How do you lower phosphorous concentrations at plant outlet?
asked 31 August 2017 asked by Testux (330 points)
Basically 2 approaches: 1) chemical by adding metal salts such as aluminum or iron to the aeration tank or 2) biological by promoting contact between re-circulated sludge and raw effluent. To delve any further, you need to provide us with more details on the context.
Thank you for your reply. Indeed, I intend to take the physicochemical route using ferric chloride, but my question is really about how one determines the quantities and concentrations to use?
For an existing wastewater treatment plant, the simplest thing to do would be to add a ferric chloride injection point (or equivalent). The size of the installation required to achieve this will depend on the current level of phosphorous, the target concentration, the volume of water to be treated, and so forth.
Thanks. So I can use a metering pump?
Yes, you'll need a metering pump. The calculation is a bit more complicated, since it depends on reagent preparation and the amount of phosphorous to be eliminated.
For physicochemical processes in the aeration tank, we usually use a molar Fe:P ratio of about of 1.5 with: Molar mass of P = 31 and molar mass for Fe = 56 and with a commercial FeCL3 preparation at 40.5% density = 1.44 containing 200 g/l Fe. To simplify the calculation: you need about 20 kg of commercial FecL3 per kg of P to precipitate.
Thank you very much for your reply. How do I determine the treatment rate? Thx
FeCl3 is the most common way to eliminate P in a WWTP, but be careful since, depending on your discharge level, you will have to monitor the clarifier (suspended solids will contain phosphorous compounds). Alum is an interesting option if you encounter problems with filamentous bacteria like microthrix. The injection point is also important (preferably where mixers are most active).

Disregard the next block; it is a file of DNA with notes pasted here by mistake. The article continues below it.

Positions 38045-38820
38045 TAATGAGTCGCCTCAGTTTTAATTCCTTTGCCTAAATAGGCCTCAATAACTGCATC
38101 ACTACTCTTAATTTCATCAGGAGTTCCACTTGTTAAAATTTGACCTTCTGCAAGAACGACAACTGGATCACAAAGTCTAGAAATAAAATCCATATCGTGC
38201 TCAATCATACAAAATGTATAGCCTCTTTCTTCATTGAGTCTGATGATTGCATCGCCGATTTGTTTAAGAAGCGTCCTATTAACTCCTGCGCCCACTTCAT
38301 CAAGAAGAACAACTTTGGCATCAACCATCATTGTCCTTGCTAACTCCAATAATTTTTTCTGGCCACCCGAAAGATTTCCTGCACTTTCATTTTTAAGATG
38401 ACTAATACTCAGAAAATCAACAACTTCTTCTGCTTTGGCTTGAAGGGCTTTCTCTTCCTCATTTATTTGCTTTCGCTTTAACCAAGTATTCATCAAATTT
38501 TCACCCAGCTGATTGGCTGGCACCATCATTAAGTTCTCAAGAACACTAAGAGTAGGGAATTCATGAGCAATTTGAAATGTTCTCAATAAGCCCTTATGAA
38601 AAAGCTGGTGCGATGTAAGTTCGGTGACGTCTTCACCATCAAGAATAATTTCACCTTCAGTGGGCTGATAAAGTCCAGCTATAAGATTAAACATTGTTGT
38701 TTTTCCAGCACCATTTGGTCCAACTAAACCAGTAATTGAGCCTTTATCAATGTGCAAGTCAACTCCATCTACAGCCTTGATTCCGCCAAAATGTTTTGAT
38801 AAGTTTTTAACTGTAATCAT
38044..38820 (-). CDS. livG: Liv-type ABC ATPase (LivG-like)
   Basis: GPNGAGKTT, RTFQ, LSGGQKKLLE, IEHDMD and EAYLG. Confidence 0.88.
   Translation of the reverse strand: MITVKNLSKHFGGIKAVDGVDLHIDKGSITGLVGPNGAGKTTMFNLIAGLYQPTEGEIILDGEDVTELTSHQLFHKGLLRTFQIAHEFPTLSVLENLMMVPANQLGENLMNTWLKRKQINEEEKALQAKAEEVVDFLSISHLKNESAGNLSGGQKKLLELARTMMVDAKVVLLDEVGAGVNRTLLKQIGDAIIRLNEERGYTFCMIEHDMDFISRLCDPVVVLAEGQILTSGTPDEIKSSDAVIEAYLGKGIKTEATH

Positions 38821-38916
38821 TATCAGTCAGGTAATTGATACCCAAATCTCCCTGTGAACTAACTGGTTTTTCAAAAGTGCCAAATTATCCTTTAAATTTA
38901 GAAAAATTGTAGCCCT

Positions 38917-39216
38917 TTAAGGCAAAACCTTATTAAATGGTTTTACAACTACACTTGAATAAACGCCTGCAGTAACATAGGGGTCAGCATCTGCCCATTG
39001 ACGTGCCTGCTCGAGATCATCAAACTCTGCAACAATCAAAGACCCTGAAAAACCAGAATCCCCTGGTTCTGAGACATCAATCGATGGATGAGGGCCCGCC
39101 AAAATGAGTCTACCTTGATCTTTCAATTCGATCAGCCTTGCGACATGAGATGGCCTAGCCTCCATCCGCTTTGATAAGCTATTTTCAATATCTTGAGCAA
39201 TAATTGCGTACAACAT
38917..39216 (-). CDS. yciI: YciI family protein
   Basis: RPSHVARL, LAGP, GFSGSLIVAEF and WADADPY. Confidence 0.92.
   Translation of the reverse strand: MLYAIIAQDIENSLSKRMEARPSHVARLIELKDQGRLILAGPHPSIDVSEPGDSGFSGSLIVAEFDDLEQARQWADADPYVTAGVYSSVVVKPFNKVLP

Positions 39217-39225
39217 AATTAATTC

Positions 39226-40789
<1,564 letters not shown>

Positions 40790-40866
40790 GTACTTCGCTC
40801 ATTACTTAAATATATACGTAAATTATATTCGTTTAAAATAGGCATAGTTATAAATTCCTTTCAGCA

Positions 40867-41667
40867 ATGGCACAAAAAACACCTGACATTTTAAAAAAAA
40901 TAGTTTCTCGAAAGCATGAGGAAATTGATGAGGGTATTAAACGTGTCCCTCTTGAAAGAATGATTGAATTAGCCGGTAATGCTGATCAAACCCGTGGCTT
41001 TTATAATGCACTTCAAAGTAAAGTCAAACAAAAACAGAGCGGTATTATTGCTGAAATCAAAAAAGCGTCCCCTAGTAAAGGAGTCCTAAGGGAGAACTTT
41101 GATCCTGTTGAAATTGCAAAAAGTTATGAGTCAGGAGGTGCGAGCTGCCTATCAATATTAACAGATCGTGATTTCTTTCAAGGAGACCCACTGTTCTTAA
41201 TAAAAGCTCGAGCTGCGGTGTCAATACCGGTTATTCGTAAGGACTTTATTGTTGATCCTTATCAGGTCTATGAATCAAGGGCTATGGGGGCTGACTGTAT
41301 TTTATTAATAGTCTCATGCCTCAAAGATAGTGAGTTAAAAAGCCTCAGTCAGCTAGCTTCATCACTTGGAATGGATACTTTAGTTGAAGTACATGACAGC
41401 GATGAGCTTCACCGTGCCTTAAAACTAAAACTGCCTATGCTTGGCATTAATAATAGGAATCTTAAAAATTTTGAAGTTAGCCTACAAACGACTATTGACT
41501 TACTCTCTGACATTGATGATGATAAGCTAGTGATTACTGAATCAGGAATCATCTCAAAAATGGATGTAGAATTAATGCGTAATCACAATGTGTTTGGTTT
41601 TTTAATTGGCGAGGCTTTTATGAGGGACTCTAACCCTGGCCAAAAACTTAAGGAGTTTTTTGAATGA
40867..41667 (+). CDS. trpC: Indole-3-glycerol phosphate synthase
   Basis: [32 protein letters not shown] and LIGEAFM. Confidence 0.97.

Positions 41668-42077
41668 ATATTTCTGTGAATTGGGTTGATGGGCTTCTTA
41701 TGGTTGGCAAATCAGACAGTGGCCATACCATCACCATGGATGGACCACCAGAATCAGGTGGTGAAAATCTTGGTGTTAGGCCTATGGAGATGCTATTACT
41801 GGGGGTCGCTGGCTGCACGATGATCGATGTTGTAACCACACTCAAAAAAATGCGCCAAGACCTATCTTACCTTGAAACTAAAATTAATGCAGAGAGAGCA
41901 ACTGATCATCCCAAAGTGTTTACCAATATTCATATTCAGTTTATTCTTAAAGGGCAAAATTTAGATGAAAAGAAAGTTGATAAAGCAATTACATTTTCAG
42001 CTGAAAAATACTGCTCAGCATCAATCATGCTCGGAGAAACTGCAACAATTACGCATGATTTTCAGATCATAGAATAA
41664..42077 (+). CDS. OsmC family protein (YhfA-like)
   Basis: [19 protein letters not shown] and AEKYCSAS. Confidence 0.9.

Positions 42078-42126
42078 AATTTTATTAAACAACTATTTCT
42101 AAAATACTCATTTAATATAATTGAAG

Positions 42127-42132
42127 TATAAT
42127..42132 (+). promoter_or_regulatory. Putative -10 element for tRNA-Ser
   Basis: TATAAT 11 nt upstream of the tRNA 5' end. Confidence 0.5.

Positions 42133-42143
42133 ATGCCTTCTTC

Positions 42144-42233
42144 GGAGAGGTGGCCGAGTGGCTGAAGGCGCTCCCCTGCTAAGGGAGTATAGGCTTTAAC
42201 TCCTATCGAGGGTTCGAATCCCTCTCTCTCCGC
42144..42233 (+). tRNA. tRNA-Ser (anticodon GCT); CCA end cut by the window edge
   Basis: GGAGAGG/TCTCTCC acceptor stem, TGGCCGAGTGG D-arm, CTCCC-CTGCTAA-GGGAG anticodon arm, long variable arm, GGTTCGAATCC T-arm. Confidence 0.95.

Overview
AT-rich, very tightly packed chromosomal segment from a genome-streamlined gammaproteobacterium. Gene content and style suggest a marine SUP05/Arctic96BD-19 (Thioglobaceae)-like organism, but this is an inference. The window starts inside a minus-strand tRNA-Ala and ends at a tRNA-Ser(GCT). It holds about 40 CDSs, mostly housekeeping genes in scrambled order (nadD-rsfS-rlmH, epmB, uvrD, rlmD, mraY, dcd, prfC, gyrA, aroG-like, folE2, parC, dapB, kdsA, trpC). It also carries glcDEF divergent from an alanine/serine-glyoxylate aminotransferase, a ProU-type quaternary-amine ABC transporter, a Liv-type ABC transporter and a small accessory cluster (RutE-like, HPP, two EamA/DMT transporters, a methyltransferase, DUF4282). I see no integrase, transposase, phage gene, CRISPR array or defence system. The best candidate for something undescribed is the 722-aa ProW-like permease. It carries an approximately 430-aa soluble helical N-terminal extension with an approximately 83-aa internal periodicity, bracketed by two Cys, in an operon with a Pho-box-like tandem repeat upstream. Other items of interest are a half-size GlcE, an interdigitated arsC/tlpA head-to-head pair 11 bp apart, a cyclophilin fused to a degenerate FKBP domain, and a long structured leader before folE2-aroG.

Positioning the injection point at aeration tank outlet can encourage biological work upstream thereby optimizing the consumption of ferric chloride. This is not possible with ferrous chloride, which requires an oxidation phase.
To avoid traffic and storage of dangerous iron or aluminum salts or iron chlorosulfate, you can opt for electrolysis using iron or aluminum electrodes as part of a tertiary treatment. No chemicals—only electric current. Efficiency on total phosphorus is 100% but also on all residual metals, residual BOD and COD including micro-pollutants; 20% on nitrates but zero on ammonia (just like chemical treatment). Discharged water will often be "cleaner" than the receiving environment. Like chemical precipitation, this method produces sludge, but instead of ending up with just chlorides and sulfates, you have many additional ferrous and ferric compounds that flocculate molecules that have resisted biological treatment and now form recoverable precipitates (sludge). This type of treatment is innovative since it is more efficient than the chemical route and less dangerous (continuous tension of 12-20 volts), but you must perform a thorough study prior to implementation. Its costs in terms of depreciation + operation are a little higher than with chemical treatment but the environmental benefits are worth it. There is a WWTP in France that uses this technique.
Thank you for this information.
Really very interesting—is it pretty recent? I've never heard of it... I'll look into it but if you have any additional info or sources I’d be interested!
Not exactly recent, in fact more like out of the archives. The Brits developed this technique at the end of the 19th century for the purification of wastewater, but it was abandoned with the advent of biological treatment. The technology got a second life thanks to some innovative companies seeking to treat certain kinds of industrial effluent and more recently for wastewater in small municipalities. This technique is also effective for most elements, with the exception of NH4 if you use iron as the electrode, including pharmaceutical micro-pollutants and pesticides. The advantage is the immediate starting up of a treatment facility once the electrodes are under tension, which is not the case for biological systems, which have a high inertia load. For the treatment of P alone, and not BOD5, it can tackle big flows of up to 15 m3/hour per reactor. The performance remains 100% in all cases. For P alone, you can use aluminum electrodes, but they are less effective in terms of any other parameters that may be required. In the Vosges area of France, a company has just been awarded a public contract for this type of treatment plant. The plant, however, also treats BOD. Another company in northeastern France has developed reactors for the treatment of some types of refractory industrial effluent. Tension varies between 10 and 30 volts, and the current usually depends on the type of flow, between 250 and 1000 Amperes.